Extended Stay America requires general contractors to provide multiple containers for donation, recycling and trash. Furniture deemed in good condition is placed in on-site storage containers. As the containers fill up, usually every week to week and a half, Habitat for Humanity or Salvation Army will pick up the donations. Carpet is placed in a separate trailer and is hauled to the nearest carpet recycling affiliate. Extended Stay America also requires every renovation site to have a container for cardboard recycling.
Contractors have been accommodating to the hotels’ requests to recycle and donate materials with relative ease, according to Simmons. While a few adjustments to the contractors’ routine may be needed to meet recycling and reuse requirements, Simmons says Extended Stay America has tried to make the transition go as smoothly as possible and has not had any pushback. “It is a little bit more work, but everyone seems to be on board,” he says. “As easy as we can make it for them, we make it for them.”
Simmons says the cooperation they receive from contractors and vendors starts with the commitment from the hotel chain to its sustainability cause and has been well received in every community Extended Stay America has worked in. “It is just really the right thing to do for contractors and vendors. They appreciate being able to give back to the community as well,” he says.
Charlotte, North Carolina-based hotel chain Extended Stay America has gone beyond aesthetics with the brandwide refresh it is implementing across all of its 682 hotels. Not only are recycling and donations a priority during the renovations, the newly remodeled hotels also have various energy efficient features.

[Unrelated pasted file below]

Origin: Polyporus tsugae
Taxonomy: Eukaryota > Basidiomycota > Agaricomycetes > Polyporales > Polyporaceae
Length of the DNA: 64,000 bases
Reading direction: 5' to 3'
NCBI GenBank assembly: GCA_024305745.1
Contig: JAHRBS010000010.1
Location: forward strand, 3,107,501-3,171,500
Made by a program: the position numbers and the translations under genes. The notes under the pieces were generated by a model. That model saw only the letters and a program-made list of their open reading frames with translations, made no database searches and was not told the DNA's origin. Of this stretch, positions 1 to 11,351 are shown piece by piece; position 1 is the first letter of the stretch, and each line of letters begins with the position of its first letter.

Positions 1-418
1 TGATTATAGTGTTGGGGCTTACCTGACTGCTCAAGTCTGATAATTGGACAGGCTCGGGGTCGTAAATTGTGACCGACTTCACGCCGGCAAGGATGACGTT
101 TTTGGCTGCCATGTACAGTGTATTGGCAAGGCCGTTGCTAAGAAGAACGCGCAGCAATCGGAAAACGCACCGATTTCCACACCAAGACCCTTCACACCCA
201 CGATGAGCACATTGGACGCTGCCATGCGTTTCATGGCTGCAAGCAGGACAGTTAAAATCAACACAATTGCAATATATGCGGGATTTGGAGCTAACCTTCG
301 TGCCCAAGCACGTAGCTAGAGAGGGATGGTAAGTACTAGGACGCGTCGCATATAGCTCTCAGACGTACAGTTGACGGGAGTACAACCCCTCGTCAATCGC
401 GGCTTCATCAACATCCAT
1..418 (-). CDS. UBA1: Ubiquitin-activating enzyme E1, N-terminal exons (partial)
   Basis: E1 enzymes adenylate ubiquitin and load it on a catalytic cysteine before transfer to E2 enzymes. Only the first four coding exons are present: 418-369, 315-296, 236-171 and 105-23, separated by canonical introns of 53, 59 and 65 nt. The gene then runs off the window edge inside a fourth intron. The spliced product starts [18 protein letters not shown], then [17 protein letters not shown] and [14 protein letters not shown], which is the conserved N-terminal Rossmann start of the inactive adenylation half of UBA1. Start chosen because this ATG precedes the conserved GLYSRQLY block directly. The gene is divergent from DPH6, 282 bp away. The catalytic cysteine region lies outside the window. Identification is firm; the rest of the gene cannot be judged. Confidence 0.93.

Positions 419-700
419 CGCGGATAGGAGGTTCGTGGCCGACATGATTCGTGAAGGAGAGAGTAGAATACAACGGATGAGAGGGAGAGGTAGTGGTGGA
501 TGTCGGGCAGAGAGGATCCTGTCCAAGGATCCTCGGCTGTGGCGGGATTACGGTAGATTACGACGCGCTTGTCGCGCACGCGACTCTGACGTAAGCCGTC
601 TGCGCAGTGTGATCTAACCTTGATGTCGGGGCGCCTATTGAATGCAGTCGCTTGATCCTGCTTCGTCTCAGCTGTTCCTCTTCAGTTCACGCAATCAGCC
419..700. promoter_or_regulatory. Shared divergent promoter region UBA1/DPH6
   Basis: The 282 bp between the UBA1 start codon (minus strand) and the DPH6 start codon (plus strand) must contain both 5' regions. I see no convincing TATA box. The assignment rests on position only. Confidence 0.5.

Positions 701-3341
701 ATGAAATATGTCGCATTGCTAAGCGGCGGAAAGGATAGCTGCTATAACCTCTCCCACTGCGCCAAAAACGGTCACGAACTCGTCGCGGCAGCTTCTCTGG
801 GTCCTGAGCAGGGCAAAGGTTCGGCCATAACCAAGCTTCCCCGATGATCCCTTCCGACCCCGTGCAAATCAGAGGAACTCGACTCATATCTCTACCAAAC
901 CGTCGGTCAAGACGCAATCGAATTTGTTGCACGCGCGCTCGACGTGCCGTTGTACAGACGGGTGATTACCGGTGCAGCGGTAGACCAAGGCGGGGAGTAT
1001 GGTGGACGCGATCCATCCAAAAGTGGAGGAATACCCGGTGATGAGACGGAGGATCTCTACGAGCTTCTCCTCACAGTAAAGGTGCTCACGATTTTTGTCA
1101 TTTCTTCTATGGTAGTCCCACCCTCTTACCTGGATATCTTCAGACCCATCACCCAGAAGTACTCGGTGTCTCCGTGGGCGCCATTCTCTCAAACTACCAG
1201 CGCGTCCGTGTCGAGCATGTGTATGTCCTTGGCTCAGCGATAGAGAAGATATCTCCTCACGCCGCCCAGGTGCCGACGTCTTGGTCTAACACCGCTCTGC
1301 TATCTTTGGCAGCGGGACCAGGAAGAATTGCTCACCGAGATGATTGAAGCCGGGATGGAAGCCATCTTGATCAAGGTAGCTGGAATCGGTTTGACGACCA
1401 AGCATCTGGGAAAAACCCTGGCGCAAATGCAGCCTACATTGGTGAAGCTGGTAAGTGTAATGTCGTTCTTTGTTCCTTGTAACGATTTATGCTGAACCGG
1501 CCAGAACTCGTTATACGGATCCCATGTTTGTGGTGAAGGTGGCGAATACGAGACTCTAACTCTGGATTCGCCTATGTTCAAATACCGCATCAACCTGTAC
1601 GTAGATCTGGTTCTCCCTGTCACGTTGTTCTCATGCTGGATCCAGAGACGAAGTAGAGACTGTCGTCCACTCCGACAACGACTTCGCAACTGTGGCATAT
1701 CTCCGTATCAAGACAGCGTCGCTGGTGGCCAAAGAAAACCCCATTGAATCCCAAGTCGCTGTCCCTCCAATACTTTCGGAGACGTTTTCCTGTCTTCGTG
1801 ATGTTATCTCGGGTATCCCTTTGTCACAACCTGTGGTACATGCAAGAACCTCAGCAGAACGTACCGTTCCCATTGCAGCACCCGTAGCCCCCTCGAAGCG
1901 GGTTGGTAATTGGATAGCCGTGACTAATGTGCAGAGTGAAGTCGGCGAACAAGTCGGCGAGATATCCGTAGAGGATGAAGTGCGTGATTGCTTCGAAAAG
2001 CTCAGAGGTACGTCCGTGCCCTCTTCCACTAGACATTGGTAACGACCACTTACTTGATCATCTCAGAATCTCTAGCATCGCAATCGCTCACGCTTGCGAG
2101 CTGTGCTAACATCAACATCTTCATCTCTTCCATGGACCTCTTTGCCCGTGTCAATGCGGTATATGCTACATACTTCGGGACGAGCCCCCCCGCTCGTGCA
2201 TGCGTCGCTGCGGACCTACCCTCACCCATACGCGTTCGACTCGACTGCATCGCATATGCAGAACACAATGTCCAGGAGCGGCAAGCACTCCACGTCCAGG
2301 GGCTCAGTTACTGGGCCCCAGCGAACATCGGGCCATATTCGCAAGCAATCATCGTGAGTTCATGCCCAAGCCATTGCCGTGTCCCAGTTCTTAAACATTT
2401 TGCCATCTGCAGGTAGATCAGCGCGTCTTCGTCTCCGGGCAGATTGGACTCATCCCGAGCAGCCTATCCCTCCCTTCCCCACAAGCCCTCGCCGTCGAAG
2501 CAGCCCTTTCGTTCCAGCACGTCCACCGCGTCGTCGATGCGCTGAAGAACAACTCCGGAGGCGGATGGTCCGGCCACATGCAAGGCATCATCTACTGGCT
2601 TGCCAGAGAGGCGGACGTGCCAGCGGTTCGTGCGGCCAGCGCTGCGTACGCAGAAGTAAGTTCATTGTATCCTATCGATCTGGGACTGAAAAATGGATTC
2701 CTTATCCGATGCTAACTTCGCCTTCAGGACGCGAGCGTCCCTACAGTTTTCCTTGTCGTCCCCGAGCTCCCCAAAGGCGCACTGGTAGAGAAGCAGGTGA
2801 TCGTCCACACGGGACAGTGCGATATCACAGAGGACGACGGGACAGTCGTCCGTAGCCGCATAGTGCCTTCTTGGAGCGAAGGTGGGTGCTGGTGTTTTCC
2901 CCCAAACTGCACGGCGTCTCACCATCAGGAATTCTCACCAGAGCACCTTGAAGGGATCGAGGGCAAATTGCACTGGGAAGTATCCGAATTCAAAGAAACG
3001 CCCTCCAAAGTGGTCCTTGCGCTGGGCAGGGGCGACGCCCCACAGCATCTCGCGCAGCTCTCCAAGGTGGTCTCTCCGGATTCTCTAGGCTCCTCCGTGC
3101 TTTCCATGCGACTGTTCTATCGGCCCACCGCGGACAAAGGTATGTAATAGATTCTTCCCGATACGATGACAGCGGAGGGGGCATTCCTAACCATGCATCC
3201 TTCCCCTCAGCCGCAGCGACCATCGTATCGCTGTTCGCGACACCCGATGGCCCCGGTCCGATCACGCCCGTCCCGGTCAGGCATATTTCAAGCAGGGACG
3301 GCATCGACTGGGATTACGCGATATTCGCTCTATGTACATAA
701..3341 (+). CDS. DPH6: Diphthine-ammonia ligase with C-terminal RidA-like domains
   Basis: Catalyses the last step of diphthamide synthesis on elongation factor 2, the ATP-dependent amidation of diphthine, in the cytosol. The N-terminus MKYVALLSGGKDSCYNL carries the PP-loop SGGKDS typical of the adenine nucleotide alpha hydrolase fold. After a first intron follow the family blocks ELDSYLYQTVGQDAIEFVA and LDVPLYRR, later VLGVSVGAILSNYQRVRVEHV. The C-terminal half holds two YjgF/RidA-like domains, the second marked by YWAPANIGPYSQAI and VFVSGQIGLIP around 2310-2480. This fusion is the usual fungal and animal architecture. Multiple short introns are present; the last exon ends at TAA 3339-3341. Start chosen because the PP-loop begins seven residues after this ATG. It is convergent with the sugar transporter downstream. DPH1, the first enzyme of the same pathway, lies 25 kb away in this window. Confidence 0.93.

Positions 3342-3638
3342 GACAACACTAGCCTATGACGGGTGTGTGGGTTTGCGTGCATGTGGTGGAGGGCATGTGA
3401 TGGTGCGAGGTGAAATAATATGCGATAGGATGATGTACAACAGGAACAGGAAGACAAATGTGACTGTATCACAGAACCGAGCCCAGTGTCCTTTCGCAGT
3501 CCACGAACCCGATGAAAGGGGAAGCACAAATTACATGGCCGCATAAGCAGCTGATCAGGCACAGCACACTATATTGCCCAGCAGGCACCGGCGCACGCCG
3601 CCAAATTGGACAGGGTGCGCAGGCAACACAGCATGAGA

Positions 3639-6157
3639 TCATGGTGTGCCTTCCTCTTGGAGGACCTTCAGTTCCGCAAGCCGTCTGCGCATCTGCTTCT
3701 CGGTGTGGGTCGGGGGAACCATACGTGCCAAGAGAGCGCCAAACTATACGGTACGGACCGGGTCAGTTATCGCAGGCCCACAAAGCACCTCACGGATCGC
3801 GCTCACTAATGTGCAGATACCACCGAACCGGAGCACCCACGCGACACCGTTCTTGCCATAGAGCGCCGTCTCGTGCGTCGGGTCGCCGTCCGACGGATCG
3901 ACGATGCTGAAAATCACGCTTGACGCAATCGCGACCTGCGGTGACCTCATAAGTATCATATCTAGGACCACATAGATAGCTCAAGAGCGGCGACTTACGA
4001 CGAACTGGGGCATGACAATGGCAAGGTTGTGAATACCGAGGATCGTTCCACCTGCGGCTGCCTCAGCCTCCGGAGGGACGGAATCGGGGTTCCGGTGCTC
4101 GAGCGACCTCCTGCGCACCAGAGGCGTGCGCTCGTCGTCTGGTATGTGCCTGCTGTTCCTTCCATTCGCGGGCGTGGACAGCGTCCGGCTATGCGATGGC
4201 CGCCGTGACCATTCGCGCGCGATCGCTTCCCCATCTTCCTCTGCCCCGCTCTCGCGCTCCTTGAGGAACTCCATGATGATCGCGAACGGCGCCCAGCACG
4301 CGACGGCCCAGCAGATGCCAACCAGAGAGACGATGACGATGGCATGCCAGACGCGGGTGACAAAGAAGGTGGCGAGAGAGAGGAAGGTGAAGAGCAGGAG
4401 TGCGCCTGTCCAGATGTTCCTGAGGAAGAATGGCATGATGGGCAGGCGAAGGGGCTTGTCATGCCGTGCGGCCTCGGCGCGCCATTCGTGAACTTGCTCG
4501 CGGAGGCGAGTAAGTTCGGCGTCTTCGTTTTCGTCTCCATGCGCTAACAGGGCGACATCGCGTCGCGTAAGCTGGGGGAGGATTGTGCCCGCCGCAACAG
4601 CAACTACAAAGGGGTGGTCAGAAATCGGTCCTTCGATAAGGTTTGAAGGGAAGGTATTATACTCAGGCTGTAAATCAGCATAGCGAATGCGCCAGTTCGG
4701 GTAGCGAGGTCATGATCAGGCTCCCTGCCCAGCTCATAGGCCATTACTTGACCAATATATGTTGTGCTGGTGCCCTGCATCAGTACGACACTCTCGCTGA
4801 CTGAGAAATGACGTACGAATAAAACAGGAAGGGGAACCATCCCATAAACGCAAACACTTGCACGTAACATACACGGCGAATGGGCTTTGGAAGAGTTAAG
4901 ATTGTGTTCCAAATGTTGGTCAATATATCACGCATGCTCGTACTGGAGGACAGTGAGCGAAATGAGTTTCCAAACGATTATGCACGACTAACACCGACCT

For starters, the company has partnered with Stem Inc., Millbrae, California, to implement a cloud-based technology system that allows the hotel to store energy and use it during peak hours of the day, thus saving on utility costs. The company also is in the early stages of a pilot program in California to use solar power.
All of Extended Stay America’s renovated properties have low-flow shower heads that use 2 gallons of water per minute, compared with 2.5 gallons per minute on the previous shower heads.
The hotel chain also is replacing faucets, toilets and exterior lights with more efficient models and researching occupancy sensors to reduce energy costs while guests are away.
The company’s linen program encourages travelers to hang linens that don’t need to be washed to help reduce water wasted during unnecessary laundering.
David Crider, Extended Stay America director of energy and sustainability, says educating guests is the key to increasing the hotel chain’s sustainability efforts. “Hotel guests control the majority of energy and water usage, making it vital that they are aware of ways to reduce their environmental footprint,” he says.
While markets for recycling can vary from region to region, Extended Stay America says it is having no difficulty finding outlets for its materials. “It seems like we have a good market for the material working with charity organizations and churches,” says Simmons. “Sometimes we don’t have enough material to give them.”
Simmons says some markets have more accessible outlets for materials, such as in California. “We seem to have a lot of luck in California with our donations and with the recycling,” he says, adding, “When you get into major cities, it is all pretty much the same atmosphere with more avenues to make sure all the materials go to the right place.”
Extended Stay America receives positive feedback for its efforts in the communities it does renovations in, but to date, it has not pursued any green building certifications such as Leadership in Energy and Environmental Design (LEED). The company still has about 250 more hotels to renovate before the entire brandwide refresh is complete. By then, the hotel chain will have diverted thousands more tons of material from landfills.
Simmons says the ability to donate and recycle so much material is rewarding. “It is a great feeling to know that those furniture items or really anything we pull out of those hotels is getting a second life and being able to be utilized somewhere else [rather] than going straight into the dumpster then straight to the landfill,” he says.
The author is editor of Construction & Demolition Recycling and can be reached at email@example.com.